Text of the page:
My favorite romantic comedies all follow one rule: It wouldn't be terrible to find out you were the hero or heroine.
In other words: the hero and heroine are both good people.
So many romantic comedies rely on the technique of hate-at-first-sight and have the hero and heroine sniping at each other all the way through the first two acts, only to fall for each other at the end, giving into their lust despite their lack of love. You're supposed to believe that these two terrible, terrible people who've been fighting for the past two hours of screen-time are supposed to have a happily-ever-after. I'm sorry: no.
The Good Stuff
But the really brilliant romantic comedies are about good people. Their heroes and heroines are kind and funny and smart and still have enough conflict to drive a three-act structure. This is pretty hard to do and not many screenwriters succeed.
But when they do, it's marvelous.
And yes, it's often done through ridiculous contrivances. The train track accident and coma in While You Were Sleeping. The heart transplant plot in Return to Me.
And the decoy bride plot in, well, The Decoy Bride.
But I'd rather have a ridiculous contrivance and heroes I can root for rather than a commonplace plot and screechy, hateful protagonists. Any day.
Which was why I was delighted to find The Decoy Bride. Perfect hero and heroine? No. But sympathetic and basically decent? Yep. They both grow and change and learn about themselves and each other . . . and none of it is boring because they also have great chemistry and are traipsing around a gorgeous island in the Outer Hebrides following the dictates of a brilliantly ridiculous plot filled with excellent and funny side characters.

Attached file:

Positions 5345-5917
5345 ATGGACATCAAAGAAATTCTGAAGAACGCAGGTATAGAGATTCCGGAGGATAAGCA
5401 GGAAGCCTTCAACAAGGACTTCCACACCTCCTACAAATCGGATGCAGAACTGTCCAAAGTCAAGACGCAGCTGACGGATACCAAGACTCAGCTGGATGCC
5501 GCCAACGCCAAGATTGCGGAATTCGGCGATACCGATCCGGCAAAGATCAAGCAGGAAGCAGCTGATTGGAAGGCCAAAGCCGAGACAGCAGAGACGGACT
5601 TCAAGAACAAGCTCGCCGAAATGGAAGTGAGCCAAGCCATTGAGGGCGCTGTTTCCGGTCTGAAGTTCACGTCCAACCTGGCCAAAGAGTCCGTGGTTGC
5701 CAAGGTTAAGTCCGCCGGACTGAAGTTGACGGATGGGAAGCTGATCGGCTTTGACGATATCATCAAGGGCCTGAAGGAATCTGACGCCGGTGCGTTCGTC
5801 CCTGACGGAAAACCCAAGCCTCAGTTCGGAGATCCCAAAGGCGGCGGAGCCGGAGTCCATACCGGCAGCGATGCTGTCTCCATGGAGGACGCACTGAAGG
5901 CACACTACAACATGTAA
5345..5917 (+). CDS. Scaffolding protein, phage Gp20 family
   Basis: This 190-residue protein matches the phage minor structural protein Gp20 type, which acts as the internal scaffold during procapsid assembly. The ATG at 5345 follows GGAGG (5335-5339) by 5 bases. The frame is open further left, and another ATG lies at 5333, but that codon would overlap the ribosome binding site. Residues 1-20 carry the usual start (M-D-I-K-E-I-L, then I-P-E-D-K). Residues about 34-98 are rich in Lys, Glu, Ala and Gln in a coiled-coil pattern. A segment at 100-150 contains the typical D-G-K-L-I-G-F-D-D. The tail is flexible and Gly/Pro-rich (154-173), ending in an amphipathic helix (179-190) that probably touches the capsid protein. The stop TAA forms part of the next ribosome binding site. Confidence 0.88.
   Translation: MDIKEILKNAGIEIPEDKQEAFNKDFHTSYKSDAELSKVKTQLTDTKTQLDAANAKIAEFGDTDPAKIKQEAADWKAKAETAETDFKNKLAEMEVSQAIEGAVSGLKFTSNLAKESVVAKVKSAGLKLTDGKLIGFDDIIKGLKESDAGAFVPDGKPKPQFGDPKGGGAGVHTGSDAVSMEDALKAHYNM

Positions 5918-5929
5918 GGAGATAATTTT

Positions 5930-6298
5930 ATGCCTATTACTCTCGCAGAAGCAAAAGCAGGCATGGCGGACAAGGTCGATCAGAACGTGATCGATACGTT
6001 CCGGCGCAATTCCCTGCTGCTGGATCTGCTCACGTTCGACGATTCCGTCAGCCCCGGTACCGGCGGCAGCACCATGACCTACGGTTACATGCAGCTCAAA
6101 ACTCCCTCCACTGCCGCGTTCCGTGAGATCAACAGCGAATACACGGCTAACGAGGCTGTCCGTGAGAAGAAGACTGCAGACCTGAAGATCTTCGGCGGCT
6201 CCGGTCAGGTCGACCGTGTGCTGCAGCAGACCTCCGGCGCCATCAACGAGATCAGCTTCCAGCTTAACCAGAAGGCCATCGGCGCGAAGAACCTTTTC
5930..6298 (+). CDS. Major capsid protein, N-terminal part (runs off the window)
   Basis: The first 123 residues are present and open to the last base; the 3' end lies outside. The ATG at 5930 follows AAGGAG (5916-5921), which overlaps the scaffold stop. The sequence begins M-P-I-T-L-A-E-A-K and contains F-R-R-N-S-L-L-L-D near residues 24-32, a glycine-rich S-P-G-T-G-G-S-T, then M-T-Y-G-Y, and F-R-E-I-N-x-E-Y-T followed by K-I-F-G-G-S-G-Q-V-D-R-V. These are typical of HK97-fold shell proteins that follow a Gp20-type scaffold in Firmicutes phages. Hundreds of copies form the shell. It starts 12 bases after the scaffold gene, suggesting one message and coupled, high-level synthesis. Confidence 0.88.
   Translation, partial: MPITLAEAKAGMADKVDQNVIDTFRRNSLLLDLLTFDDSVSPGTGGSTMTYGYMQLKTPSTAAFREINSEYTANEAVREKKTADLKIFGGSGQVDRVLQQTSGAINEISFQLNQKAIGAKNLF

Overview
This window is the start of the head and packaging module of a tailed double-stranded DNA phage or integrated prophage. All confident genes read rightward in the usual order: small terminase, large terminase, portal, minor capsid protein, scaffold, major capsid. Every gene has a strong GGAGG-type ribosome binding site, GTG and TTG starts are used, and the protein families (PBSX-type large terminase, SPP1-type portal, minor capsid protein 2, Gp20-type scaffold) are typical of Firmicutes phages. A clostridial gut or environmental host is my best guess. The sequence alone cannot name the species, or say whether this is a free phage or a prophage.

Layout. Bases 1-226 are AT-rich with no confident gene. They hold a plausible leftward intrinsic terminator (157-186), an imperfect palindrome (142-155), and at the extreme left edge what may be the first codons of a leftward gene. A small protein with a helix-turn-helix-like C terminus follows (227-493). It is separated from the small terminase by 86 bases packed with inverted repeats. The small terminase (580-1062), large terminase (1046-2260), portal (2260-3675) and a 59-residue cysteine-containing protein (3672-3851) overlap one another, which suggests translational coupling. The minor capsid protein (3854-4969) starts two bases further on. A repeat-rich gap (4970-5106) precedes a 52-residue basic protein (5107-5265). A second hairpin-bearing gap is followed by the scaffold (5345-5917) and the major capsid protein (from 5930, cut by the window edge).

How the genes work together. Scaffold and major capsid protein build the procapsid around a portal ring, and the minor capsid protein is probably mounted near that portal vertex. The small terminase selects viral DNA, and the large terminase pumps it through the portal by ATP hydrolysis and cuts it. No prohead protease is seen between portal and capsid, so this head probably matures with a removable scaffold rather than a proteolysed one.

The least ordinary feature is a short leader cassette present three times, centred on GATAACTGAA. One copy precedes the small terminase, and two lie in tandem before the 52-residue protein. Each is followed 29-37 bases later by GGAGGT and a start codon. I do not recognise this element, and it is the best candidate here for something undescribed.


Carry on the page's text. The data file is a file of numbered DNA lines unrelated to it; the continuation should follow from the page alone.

I loved it.
And last I checked, it was free on Netflix streaming. My only complaint? Even in a movie set in Scotland they didn't let David Tennant use his native Scottish accent! Such a shame!
But if you're looking for a fun date night movie, queue this one right up. It's lovely.
Peace of Christ to you,
ETA: Content warning only for very mild sexuality, i.e., these aren't Christian characters and don't act like it, but they are characters who are careful to abide by the moral framework they do acknowledge. No nudity, but I recommend screening it yourself before showing it to any adolescents - there's at least one scene you might want to fast-forward.